In 2012, the government’s National Planning Policy Framework set out its intention to ‘boost significantly the supply of housing’. Fast forward five years to 2017 and the Government has published a white paper entitled, ‘Fixing our Broken Housing Market’. Notably though, that white paper had very little to say about the provision of housing by local authorities.
Data shows that up until the Thatcher government in the early 1980s, local authorities provided a large proportion of the UK’s housing supply. Since then there has been a sharp decrease and local authorities have produced very little, while that component of housing supply has not been replaced. The private sector has, apart from in times of recession, broadly produced housing in consistent numbers and has not stepped in to fill the void left by local authorities.
While this is one significant element of the current housing shortage, it has been found that it is possible in both legal and policy terms for local authorities to directly provide housing. Professor Janice Morphet and Dr Ben Clifford of the Bartlett School of Planning at University College London have undertaken a research project, sponsored by the Royal Town Planning Institute and the National Planning Forum, on the mechanisms that local authorities have at their disposal to directly provide housing. The report entitled ‘Local Authority Direct Provision of Housing’ shows that there are a variety of different methodologies which can be used and seeks to promote an understanding of them.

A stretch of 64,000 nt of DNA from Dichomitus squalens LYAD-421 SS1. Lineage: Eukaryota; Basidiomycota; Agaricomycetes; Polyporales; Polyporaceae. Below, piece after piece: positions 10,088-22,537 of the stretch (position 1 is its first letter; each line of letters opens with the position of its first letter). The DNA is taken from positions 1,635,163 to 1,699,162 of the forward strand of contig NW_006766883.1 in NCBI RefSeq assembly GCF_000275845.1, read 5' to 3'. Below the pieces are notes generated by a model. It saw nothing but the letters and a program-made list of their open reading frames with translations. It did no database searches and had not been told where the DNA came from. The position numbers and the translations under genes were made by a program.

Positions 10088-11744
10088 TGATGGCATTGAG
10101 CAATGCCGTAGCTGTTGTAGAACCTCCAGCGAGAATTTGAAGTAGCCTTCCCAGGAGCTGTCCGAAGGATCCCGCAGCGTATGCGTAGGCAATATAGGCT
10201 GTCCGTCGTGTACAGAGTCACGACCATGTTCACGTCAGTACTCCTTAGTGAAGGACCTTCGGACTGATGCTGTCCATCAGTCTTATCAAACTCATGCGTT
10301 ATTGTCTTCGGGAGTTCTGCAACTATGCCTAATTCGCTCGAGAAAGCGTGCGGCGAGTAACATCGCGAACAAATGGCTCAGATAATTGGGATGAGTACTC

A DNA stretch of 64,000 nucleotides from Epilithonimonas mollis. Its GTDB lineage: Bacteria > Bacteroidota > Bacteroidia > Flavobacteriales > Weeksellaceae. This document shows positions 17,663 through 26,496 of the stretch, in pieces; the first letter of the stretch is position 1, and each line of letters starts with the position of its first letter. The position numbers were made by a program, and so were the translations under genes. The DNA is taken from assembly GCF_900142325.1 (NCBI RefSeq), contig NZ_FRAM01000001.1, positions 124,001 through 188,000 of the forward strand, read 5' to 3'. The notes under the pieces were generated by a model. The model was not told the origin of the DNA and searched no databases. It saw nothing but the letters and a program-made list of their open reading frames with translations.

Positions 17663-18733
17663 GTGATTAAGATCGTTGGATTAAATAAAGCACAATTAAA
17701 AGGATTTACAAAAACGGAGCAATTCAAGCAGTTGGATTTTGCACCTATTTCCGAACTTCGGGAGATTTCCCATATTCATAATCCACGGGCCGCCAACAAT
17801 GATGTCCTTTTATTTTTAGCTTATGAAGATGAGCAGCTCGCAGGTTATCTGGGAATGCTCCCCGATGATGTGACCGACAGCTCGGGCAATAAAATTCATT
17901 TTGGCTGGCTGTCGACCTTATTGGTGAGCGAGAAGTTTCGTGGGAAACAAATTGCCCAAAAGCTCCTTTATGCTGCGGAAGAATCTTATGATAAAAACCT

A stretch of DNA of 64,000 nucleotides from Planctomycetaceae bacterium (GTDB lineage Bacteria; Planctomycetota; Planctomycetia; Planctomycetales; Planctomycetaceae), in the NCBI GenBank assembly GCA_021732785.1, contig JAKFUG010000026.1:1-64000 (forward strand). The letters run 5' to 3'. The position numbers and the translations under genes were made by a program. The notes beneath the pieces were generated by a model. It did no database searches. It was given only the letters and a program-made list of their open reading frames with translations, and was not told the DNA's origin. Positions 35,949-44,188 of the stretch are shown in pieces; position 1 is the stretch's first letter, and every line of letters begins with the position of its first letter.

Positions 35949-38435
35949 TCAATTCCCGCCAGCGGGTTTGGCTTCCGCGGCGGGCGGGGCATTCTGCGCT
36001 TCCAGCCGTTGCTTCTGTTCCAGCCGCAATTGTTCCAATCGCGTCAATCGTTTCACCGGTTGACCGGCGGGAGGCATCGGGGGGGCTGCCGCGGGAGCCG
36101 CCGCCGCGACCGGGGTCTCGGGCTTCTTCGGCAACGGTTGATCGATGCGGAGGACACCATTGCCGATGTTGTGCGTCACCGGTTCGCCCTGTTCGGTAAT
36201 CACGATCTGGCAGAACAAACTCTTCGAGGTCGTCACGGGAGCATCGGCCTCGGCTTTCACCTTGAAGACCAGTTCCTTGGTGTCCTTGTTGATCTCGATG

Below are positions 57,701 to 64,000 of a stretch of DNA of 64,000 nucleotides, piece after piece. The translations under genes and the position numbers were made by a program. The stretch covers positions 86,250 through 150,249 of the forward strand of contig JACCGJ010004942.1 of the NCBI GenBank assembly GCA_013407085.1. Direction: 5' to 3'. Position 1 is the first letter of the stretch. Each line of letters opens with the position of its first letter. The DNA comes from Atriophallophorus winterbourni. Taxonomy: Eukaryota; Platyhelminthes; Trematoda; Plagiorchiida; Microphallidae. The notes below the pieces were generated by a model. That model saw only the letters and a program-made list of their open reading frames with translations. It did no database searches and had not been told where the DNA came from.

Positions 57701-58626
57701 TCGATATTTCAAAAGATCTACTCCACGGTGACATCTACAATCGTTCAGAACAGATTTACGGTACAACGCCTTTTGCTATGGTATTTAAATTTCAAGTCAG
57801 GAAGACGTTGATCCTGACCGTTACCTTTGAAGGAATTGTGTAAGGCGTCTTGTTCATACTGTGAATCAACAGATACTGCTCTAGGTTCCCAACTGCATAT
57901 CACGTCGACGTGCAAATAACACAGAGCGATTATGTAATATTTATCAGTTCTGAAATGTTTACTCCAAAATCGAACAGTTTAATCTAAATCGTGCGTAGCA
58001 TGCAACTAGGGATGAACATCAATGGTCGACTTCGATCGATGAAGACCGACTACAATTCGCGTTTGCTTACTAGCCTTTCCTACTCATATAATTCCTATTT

I was part of the stakeholder group that worked alongside the project team to discuss the issues that arose during the course of preparation of the report. The publication is a very important development, containing recommendations to central government, local authorities and others on the availability of powers that they have to directly develop housing. It also contains important messages for the private sector, providing an understanding of the role of local authorities in building and providing homes, and what that could be, alongside the concerns that local authorities have over design, delivery and quality.
In the changing world of local authority finance, it is especially important for the private sector to understand the need for local authorities to have revenue streams, rather than capital receipts. This report therefore creates potential opportunities for the private sector to work together with local authorities on the direct provision of housing and help deliver an important additional component of the housing land supply.
This blog post was written by Andrew Piatt, partner, Planning.